Alison Lester is one of Australia's most popular children's authors and illustrators. She began illustrating children's books after she had her first child, and today has illustrated more than 25 books for children. Alison has won several awards for her writing and illustrating, including the 1989 CBC Honour Book Award for The Journey Home, and Best Designed Children's Book for Rosie Sips Spiders. When Frank Was Four reached number one in the bestseller list and was also a CBC Notable Book. Alison lives on a farmlet in rural Victoria with her husband and their three children.
A grandmother's mysterious past provides the impetus for Lester's latest offering. Anna and Luis love sleeping in Isabella's bed whenever they visit their grandmother; the silver headboard ornaments intrigue them, as do the souvenirs from Grandmother's younger days in South America. But their questions awaken ``too many memories'' for Grandmother. With a goodly supply of visual clues, the reader joins the children on a dream journey through the landscape of Grandmother's sad song, about a woman who lost her heart when her husband ``drowned in the wild Crooked River.'' In fetching dreamscapes rendered in impressionistic brush strokes and intricate detailing, the children discover how each of the bed's ornaments fits into the past. But the somber undertone of Isabella's song never carries over into the nocturnal romp, nor is the voyage as engaging as Lester's Ruby or The Journey Home. Distancing rather than immersing the reader, this excursion feels contrived, and plods--a bit predictably--as the children check off significant sightings on their tour. That they are unable to infer anything preceding their dream (after all, their grandmother's name is Isabella) seems unbelievable. And although the dusty-toned paintings offer pleasing visual diversion, this somewhat muddled mystery tour lacks the magic of Lester's previous work. Ages 4-8. (Apr.)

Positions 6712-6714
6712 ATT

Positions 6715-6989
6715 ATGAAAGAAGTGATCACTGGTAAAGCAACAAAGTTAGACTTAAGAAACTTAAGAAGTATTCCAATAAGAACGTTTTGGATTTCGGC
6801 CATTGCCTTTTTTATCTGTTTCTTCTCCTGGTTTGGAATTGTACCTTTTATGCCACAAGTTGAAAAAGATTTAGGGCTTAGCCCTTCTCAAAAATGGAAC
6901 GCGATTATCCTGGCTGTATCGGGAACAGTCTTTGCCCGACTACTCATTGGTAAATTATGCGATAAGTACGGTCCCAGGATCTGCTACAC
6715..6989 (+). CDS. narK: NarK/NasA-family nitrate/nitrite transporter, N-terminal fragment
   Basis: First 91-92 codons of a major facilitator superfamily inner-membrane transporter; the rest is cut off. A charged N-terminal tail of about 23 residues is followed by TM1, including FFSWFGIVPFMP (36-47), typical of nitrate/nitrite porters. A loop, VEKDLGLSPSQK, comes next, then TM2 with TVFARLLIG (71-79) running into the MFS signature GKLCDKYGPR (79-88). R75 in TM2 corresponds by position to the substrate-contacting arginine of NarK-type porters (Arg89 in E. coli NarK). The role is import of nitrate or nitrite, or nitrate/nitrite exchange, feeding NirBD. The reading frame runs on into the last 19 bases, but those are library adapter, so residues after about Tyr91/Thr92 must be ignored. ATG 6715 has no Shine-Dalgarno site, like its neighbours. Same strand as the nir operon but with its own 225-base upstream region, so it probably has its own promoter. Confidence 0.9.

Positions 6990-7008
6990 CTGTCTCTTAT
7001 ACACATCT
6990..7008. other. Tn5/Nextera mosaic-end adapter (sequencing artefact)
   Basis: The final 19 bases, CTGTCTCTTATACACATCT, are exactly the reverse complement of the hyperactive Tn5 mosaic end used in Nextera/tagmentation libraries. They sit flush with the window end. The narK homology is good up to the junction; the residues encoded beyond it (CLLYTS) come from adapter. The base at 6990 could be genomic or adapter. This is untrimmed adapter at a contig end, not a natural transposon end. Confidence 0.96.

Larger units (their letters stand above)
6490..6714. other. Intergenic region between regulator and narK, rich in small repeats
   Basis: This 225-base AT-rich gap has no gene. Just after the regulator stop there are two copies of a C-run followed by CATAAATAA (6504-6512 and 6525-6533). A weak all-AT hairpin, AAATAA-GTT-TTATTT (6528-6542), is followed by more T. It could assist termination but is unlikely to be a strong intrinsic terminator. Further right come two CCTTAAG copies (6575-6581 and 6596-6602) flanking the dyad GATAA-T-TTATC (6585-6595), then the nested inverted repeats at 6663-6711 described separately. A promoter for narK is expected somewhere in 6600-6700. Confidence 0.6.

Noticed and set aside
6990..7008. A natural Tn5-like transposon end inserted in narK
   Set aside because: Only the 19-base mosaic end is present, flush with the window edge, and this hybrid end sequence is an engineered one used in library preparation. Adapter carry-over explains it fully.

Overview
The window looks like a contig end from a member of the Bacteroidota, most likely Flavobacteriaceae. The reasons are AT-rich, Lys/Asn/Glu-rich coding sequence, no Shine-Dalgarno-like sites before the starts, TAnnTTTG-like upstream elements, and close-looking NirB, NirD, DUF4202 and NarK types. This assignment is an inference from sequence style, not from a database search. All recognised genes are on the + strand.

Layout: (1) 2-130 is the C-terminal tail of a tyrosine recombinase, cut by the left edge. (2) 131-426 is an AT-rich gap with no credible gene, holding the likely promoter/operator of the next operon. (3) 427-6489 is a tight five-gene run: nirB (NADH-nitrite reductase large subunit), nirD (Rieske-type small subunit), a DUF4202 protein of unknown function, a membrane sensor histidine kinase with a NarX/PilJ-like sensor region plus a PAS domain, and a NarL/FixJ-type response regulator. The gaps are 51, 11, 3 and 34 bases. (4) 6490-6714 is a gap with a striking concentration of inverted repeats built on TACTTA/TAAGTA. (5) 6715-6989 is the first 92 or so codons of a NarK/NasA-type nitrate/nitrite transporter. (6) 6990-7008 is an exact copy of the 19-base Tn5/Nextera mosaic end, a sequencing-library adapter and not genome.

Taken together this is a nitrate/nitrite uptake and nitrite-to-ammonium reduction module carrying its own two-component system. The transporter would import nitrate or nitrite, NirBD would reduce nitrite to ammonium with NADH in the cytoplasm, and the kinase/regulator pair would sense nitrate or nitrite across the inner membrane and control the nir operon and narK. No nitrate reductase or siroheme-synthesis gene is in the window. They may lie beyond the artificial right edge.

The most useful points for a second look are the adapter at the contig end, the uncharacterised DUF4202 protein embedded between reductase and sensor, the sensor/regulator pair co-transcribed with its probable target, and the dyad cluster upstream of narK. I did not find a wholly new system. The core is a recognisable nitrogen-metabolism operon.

K-Gr 3-- Two children visit their grandmother and sleep in an attic room furnished with souvenirs from South America. Anna and Luis beg her to tell them about all of the objects found in the old sandalwood trunk at the foot of ``Isabella's bed.'' She will only say that these things belonged to a young woman whose heart was broken when her husband drowned long ago. That night the children dream of sailing away. They toss on wild ocean waves, roll over desert plains, drift on a high Andean lake. At last, they return to their grandmother's house, still clinging to the bed, and know that she is Isabella. Lester's paintings fill the right-hand pages, while additional drawings adorn the text on the left. All of Isabella's recuerdos, mementos, are pictured one by one without explanation. Young audiences are allowed to look at the beads, the folded ticket, and the smooth stones and wonder what tales of love and loss lie behind them. The children's little pointed noses poke curiously into everything. On the last page, the elderly woman hints that she will share her stories with them, but the past, for readers, remains mysterious and romantic. The delicately colored, pen-and-ink drawings are perfect illustrations of dreamy illusion. An enchanting fantasy. --Ruth Semrau, Lovejoy School, Allen, TX